From the surrounding context, it sounds like Emergency Interstellar Relief is an agency of the Federation government, and Massey is later mentioned as being busy, suggesting that the agency is needed for many relief efforts at any given time.

Kirk glanced over a shoulder. “Mr. Spock, could you…ah, never mind. I remember.” He looked back to the screen. “A newly settled world on the periphery of the Federation. Population is mixed human and Edoan.” Arex nodded in confirmation. There were few worlds where the Edoans felt comfortable outside of their home system. Sherman’s planet was one of them.

“I have a cousin in that colony, Captain.”

We now have some background on Arex. As the series progresses, it’s probably worth keeping a close eye on references to this Edoan discomfort, since that could range anywhere from maintaining a particular diet that’s difficult to find off-world to being harassed in a broader culture where everything was developed for people with two legs.

While I don’t know if it’s a deliberate or meaningful reference, the implied home-world of Edo shares its name with a stretch of Japanese history marked most prominently by its isolationism under a military dictatorship. During his time in power, Tokugawa Ieyasu banned Christianity, foreign travel, foreign information sources, ship-building, and most foreigners. Like I said, it’s probably not relevant, but the fact that both groups undergo some sort of isolationism isn’t necessarily a coincidence, either.

“If they don’t get the seed, they’ll face the coming winter without any crop at all. This is supposedly an established colony. They have only minor emergency supplies left. No crop and they’ll face widespread famine. Predictions run as high as ten to eighteen percent fatalities. And the colony proper might never recover.”

This puts numbers to the stakes, when we see the Enterprise rushing off on some mission to deliver supplies. Also, “Kansastan” is pretty funny, obviously “upgrading” Kansas to an Indo-Iranian nation, but as a planet. Searching around, Westerners appear to associate the -stan suffix with predominantly Muslim countries, so that may give some hints about the planet’s population. In an earlier paragraph, Massey tells us that it’s a “plains world.”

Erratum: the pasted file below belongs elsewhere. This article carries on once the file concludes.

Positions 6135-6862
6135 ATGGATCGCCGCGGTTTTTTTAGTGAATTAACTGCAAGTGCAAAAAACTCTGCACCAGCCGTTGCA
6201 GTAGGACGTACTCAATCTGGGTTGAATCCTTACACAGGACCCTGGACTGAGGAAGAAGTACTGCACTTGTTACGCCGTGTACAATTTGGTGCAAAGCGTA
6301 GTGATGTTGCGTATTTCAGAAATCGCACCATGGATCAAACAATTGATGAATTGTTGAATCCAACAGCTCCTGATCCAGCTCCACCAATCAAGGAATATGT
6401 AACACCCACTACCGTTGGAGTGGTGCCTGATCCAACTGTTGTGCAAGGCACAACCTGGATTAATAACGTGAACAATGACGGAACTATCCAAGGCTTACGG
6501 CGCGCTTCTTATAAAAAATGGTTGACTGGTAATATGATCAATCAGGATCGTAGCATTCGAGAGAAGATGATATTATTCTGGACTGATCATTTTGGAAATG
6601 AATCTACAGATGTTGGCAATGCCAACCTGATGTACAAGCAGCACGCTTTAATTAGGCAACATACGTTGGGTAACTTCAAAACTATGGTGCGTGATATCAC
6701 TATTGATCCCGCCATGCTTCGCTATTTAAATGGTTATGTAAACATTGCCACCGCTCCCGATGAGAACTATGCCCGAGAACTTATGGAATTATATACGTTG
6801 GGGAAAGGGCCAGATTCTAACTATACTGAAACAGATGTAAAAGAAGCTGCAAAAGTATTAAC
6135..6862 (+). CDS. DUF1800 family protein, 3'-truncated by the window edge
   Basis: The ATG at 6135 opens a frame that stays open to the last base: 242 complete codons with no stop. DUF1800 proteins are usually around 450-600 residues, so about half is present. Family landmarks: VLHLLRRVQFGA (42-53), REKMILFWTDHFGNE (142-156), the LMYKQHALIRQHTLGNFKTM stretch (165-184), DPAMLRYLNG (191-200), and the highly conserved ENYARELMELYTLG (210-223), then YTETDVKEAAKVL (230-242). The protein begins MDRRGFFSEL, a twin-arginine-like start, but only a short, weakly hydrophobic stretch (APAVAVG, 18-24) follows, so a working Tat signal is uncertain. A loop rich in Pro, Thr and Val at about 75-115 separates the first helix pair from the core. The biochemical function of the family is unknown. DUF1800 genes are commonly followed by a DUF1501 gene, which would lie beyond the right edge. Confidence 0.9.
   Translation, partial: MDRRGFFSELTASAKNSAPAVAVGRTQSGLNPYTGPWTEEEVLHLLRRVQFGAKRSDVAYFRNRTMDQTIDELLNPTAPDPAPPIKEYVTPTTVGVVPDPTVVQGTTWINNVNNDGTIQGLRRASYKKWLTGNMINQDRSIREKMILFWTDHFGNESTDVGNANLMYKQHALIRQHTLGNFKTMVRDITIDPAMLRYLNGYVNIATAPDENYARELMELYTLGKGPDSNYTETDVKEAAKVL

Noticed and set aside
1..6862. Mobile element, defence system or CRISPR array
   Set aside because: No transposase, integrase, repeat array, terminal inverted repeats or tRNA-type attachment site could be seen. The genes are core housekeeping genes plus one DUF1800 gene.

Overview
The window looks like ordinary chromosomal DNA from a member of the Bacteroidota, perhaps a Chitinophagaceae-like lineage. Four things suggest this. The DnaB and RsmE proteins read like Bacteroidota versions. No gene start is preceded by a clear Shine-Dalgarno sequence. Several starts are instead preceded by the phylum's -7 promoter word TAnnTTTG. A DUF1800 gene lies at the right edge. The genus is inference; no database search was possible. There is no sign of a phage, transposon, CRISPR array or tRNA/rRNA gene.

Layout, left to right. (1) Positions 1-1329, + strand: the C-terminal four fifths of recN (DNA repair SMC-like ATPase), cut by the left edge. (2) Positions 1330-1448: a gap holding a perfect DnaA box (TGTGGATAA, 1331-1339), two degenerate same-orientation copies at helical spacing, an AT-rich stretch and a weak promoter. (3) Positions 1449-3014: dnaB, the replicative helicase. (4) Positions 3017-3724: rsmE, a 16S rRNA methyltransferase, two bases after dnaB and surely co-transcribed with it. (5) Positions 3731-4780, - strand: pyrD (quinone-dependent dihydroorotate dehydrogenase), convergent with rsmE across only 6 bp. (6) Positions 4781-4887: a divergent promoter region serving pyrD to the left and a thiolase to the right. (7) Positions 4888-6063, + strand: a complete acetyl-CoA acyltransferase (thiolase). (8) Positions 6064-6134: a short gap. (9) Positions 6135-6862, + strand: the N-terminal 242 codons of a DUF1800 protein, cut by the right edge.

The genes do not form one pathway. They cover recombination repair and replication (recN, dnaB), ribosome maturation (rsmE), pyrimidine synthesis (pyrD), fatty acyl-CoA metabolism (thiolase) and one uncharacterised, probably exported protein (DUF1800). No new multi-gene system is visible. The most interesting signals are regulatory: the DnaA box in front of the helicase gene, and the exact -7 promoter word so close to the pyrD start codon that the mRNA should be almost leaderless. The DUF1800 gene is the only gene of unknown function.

And that monitor might serve in that isolated post until his retirement without a single promotion.

The station around Kansastan has an irritated “monitor” in charge, leading Kirk to think about how status is relevant to Federation society, which is something that I believe is new to the series.

In the transporter room four lights all commenced blinking at once and several gauges did unnatural things. Lieutenant Commander Scott, after several abortive attempts to alter the reading above one particularly significant dial, launched into an impassioned diatribe concerning the Klingon’s ancestry, origins, probable spiritual destination, morals, and general lack of good taste. His outburst did nothing to improve the readouts, but it was decidedly therapeutic. Scott’s only disappointment was that the Klingon could not listen in.

This isn’t out of character for Scott, apart from the specificity, but it gives some indication of what Federation society broadly considers to be a serious insult.

Scott’s voice came back full of confusion. “I don’t know, sir. That blast must have hit his ship at the crucial second. You should see some of these instrument readings, Captain. In college we once did an experiment which involved dropping an egg from a thousand meters up onto a concrete platform. That’s kind of what the integration parameters look like now, sir.”

So, Scott went to college, probably not the Academy. There, engineering students are given a challenge often found in…I want to say junior high school, but I’m sure there are colleges that do something like it. In this case, the challenge is from a kilometer in the air, suggesting that quiet and stable flight is—or at least was, when Scott was in college—common enough to be used for college classes.

I say flight as opposed to taller buildings, because the updrafts against a building and the chances of colliding with a wall make this an experiment that you generally do in open air, where possible.